In 2018, over 400,000 Americans had hip replacement surgery. While the hip replacement recovery period is highly individual – it can take anywhere from one month to half a year – the common denominator to everyone is that they’re going to need their caregivers, friends and relatives a lot more than usual.
If you have a loved one who’s had a hip replacement (or is going to have one), you might be nervous about your post-surgery role. What should you do? What do you need to know?
Let’s take a look. .
Your presence is a comfort.
Whether your loved one is going home or to a facility with hip replacement rehab services, the first thing you need to know is that showing up is crucial. According to neuroscience researchers at Ohio State University, the physical presence of friends and family has a major impact on post-surgery recovery.
So visit. Bring flowers. Bring a game. If your loved one is in too much pain to want to do anything, then just be there. It’s not about concrete help; it’s about emotional support.
You can help get them back to daily living.
One of the harder aspects of post-hip replacement surgery is getting back to the activities of daily living, or ADLs. If your loved one lives in a skilled nursing facility, they’ll have a lot of help with this. Don’t forget, though, that your assistance brings a personal, loving factor even the best staff member doesn’t have.
Try to get a feeling of your loved one’s schedule in the pre-surgery stage. That way you can plan and coordinate with other friends or family members when you’re not in real time. Does your loved one need meals prepared or brought to them? Do they need assistance with getting dressed and showering? Is it early morning that’s difficult, or getting ready for bed when they’re tired after a long day? Whatever your loved one needs, they’ll appreciate being able to lean on someone they love, rather than on strangers.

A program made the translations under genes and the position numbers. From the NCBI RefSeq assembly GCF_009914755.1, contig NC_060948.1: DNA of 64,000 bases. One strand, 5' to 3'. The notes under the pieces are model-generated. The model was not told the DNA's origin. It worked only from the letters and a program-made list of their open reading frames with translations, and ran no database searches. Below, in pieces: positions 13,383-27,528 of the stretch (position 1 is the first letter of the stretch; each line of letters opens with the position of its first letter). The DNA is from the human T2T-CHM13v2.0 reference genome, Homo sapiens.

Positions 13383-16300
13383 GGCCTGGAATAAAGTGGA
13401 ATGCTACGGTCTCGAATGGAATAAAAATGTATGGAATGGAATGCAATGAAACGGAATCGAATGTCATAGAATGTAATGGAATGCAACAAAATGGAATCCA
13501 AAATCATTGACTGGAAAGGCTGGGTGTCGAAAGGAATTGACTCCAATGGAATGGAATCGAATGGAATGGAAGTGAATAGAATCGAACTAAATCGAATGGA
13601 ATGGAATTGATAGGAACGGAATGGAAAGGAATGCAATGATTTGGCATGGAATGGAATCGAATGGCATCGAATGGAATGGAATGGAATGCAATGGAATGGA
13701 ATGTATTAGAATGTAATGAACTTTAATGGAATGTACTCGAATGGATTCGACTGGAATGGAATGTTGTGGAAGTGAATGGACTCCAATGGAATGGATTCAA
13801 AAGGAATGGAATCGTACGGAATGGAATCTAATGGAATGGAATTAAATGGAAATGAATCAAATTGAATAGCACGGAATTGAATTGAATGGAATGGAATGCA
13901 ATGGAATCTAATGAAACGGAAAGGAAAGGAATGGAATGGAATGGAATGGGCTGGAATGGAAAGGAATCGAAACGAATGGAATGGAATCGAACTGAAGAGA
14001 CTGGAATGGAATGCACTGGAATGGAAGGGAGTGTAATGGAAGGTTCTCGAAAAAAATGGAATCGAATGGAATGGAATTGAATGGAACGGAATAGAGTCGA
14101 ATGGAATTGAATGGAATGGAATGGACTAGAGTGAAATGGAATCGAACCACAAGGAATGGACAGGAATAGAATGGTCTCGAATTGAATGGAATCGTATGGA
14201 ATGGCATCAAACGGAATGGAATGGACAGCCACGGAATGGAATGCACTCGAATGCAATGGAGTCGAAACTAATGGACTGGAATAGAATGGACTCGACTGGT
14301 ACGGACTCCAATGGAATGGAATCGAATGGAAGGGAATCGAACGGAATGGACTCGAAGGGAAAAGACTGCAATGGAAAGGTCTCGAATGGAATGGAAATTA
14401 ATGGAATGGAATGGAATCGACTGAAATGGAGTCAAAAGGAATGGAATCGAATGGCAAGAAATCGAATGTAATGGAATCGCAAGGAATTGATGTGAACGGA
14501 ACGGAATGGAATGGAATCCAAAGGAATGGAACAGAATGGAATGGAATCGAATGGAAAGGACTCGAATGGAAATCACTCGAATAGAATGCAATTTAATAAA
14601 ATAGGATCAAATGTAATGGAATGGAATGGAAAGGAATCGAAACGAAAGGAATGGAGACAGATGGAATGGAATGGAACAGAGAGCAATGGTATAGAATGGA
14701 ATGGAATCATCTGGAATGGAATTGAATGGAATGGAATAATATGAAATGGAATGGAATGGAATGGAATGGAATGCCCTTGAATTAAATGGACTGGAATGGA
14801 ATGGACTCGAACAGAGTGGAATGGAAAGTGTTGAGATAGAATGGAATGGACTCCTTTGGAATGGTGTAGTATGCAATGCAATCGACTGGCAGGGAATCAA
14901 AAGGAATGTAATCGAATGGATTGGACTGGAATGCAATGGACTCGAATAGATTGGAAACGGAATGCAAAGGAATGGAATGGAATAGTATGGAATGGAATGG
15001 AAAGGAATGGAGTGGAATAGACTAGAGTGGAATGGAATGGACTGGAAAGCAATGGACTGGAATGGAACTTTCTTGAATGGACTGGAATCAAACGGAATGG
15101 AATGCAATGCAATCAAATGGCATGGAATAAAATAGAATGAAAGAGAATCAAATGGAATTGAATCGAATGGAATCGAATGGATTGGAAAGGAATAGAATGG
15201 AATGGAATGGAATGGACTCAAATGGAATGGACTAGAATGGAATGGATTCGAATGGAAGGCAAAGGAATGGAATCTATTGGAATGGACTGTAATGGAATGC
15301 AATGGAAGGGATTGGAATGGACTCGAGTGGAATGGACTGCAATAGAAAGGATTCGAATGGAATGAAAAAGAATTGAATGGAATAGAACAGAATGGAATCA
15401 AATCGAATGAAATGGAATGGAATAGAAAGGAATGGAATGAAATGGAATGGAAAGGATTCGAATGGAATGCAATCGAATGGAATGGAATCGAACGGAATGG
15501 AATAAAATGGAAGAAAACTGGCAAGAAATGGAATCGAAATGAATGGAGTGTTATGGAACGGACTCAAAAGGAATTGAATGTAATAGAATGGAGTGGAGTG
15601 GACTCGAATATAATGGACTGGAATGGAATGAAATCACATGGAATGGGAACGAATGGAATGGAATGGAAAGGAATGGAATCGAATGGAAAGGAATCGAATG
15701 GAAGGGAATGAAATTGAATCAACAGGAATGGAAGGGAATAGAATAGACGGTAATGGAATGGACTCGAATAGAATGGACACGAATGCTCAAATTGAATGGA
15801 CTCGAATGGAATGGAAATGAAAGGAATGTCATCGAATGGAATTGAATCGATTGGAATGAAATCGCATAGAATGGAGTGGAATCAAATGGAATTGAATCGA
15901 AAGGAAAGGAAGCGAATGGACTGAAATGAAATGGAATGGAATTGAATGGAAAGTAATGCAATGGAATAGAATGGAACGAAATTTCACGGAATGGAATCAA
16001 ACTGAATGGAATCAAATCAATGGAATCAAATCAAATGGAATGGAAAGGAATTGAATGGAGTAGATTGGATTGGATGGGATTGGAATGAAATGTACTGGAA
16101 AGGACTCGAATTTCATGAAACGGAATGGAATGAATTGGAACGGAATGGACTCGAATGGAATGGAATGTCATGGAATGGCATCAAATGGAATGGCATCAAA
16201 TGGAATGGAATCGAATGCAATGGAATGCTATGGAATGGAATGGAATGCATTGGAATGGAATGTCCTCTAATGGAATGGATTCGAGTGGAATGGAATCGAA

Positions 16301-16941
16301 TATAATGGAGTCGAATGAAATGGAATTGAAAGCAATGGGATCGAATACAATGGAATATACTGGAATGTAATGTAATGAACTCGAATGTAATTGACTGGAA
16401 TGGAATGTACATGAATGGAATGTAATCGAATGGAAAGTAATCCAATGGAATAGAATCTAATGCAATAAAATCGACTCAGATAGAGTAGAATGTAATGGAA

You can help them stay motivated.
Hip replacement recovery is not easy. Your loved one will need a lot of motivation, a lot patience and a lot of perseverance. It’s inevitable that they’ll experience low periods when they’re not going to have much in the way of inner strength.
You can help with that.
Medical teams and support staff can do a lot, but they can’t get your loved one motivated like you can. You know the ins and outs of family events, of the people who really matter. Words of encouragement like “Your great-niece was so excited that you’re on your feet again” mean something more when they come from the people who that great-niece actually spoke to.
You also know your loved one before the surgery. Only someone like you can remind them of the things they used to love doing and will soon be able to do again if they can just hang on.
You can see any warning signs first.
Depression is not uncommon in hip-replacement patients. Recognizing it can be tricky, though, because general fatigue and irritability are also quite common. Because you know your loved one well, you have the ability to realize when post-surgery blues might be something a bit more.
Keep an eye out for:
- Extreme changes in eating habits
- Chronic fatigue and/or irritability
- Insomnia and oversleeping
- Sentences like “I don’t want to go on” or similar expressions
- Uncharacteristic inability to make decisions
- Lack of interest in life or in activities they used to enjoy.
And we’ll state the obvious: If your loved one starts talking about self-harm, take no chances. Let their medical team or the staff at their residence know right away.
Are you a caregiver for someone who went through hip replacement surgery? Please share your tips in the comments below.